Mobile County Alabama

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Mobile-County-Alabama

Mobile-County-Alabama

Mobile County Alabama

Mobile County Alabama was occupied for thousands of years by varying cultures of indigenous peoples. The historic Choctaw had occupied this area along what became called the Mobile River when encountered by early French traders and colonists, who founded Mobile in the early eighteenth century. The British took over the territory in 1763 (along with other French territories east of the Mississippi River) after defeating the French in the Seven Years’ War. During the American Revolutionary War, it came under Spanish rule as part of Spanish Florida. Spain ceded the territory to the United States after the War of 1812.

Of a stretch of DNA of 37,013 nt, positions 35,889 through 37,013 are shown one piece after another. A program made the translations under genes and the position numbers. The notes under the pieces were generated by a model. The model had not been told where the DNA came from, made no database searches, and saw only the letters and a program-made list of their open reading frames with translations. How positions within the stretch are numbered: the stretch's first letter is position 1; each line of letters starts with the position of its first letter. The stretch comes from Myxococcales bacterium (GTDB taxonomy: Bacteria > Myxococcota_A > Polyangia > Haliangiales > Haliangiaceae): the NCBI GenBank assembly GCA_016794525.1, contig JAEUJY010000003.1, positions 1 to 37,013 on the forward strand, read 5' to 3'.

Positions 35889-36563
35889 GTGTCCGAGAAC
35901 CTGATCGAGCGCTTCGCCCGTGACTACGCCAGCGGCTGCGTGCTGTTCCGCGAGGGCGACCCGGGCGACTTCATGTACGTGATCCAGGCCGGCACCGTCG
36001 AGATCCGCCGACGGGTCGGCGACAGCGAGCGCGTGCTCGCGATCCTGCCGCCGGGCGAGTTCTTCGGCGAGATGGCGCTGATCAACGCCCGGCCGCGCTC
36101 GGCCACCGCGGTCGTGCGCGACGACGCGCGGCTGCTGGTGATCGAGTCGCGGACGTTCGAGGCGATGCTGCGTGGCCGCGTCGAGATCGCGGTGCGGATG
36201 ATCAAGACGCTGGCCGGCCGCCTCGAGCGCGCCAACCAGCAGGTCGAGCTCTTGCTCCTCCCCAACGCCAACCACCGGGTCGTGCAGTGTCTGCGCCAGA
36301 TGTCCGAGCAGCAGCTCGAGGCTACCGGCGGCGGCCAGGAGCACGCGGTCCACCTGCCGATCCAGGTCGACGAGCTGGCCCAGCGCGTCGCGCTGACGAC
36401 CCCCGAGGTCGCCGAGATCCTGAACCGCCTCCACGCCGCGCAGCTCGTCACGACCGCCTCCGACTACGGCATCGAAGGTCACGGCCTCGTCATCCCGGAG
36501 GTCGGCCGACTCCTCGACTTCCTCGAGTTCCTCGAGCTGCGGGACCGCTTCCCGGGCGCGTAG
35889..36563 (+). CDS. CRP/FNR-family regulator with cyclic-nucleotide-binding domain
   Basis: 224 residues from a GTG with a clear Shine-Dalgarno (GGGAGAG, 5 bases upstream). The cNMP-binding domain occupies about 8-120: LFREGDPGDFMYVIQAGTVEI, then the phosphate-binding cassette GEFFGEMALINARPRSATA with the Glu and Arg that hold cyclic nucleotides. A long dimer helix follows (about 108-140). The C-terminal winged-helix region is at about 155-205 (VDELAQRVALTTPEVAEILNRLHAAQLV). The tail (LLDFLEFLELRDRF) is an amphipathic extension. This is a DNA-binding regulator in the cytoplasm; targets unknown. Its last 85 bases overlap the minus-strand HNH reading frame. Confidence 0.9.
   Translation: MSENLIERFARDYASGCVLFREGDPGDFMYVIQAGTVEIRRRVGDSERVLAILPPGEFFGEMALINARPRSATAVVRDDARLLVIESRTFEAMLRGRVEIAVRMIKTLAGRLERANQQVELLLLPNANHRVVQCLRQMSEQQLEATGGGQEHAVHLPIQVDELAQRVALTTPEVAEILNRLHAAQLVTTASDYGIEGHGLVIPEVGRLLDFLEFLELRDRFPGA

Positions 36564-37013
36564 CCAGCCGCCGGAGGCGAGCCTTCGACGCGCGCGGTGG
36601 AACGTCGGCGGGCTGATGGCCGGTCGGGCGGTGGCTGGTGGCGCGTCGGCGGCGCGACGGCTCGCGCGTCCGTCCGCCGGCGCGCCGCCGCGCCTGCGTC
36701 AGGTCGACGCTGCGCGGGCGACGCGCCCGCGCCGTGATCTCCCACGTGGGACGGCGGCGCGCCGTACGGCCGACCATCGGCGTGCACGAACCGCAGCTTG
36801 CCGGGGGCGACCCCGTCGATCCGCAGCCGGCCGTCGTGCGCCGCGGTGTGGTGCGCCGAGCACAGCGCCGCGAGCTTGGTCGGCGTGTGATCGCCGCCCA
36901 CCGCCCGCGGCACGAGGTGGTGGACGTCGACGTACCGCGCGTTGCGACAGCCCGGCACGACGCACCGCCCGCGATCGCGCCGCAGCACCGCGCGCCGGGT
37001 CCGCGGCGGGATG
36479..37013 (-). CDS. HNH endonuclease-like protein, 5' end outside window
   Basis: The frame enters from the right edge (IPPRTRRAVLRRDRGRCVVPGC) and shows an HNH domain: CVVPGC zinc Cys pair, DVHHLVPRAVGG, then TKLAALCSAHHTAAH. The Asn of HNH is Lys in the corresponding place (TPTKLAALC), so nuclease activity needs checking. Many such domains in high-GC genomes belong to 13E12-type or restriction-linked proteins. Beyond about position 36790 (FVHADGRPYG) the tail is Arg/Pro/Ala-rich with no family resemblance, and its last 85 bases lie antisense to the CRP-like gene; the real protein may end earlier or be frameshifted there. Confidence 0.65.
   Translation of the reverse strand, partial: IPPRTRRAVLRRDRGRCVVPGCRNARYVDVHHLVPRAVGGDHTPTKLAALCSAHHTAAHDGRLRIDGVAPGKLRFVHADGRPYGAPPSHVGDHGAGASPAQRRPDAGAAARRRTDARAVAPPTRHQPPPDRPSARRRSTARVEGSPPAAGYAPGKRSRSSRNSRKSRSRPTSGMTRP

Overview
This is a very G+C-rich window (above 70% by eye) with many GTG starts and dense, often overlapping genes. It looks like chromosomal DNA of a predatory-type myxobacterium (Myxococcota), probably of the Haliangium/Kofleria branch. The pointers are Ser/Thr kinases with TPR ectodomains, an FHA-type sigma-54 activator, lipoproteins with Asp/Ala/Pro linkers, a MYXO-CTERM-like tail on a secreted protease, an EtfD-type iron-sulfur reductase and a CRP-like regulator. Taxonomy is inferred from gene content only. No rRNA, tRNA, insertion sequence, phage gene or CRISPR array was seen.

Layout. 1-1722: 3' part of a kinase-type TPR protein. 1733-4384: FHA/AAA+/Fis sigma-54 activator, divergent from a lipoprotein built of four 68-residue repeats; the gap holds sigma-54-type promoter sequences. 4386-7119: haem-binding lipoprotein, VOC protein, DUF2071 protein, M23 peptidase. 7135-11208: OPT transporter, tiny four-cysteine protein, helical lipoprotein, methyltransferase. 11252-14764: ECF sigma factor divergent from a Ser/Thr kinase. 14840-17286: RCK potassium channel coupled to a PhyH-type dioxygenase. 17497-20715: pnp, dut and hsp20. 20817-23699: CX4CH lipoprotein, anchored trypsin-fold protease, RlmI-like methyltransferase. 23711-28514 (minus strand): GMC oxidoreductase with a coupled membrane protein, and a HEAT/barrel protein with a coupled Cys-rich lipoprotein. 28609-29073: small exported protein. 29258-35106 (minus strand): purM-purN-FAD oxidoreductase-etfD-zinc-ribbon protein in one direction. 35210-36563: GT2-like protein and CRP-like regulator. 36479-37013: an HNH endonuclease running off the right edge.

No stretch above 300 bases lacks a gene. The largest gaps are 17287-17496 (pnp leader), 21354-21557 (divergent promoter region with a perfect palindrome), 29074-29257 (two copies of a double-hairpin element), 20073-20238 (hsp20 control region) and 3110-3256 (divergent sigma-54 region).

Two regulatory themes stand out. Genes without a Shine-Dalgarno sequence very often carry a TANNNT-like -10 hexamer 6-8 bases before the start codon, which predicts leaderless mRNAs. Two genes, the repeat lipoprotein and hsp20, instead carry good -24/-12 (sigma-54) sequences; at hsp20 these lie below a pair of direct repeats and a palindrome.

In the 1830s, the United States forced the removal of most of the Native Americans in the area under President Andrew Jackson’s policy to relocate them to Indian Territory west of the Mississippi River. Many of those who remained continued their culture; since the late 20th century, several tribes have reorganized and gained state recognition.

After more than a century of European settlement, Mobile County was organized by the legislature and the proclamation of Governor Holmes of the Mississippi Territory on December 18, 1812. When Mississippi was separated and admitted as a state on December 10, 1817, after adopting its constitution on August 15, 1817, Mobile County became part of what was called the Alabama Territory. Two years later, the county became part of the state of Alabama, granted statehood on December 14, 1819.

Mobile County Alabama Historic Landmarks:

USS Alabama Battleship

 

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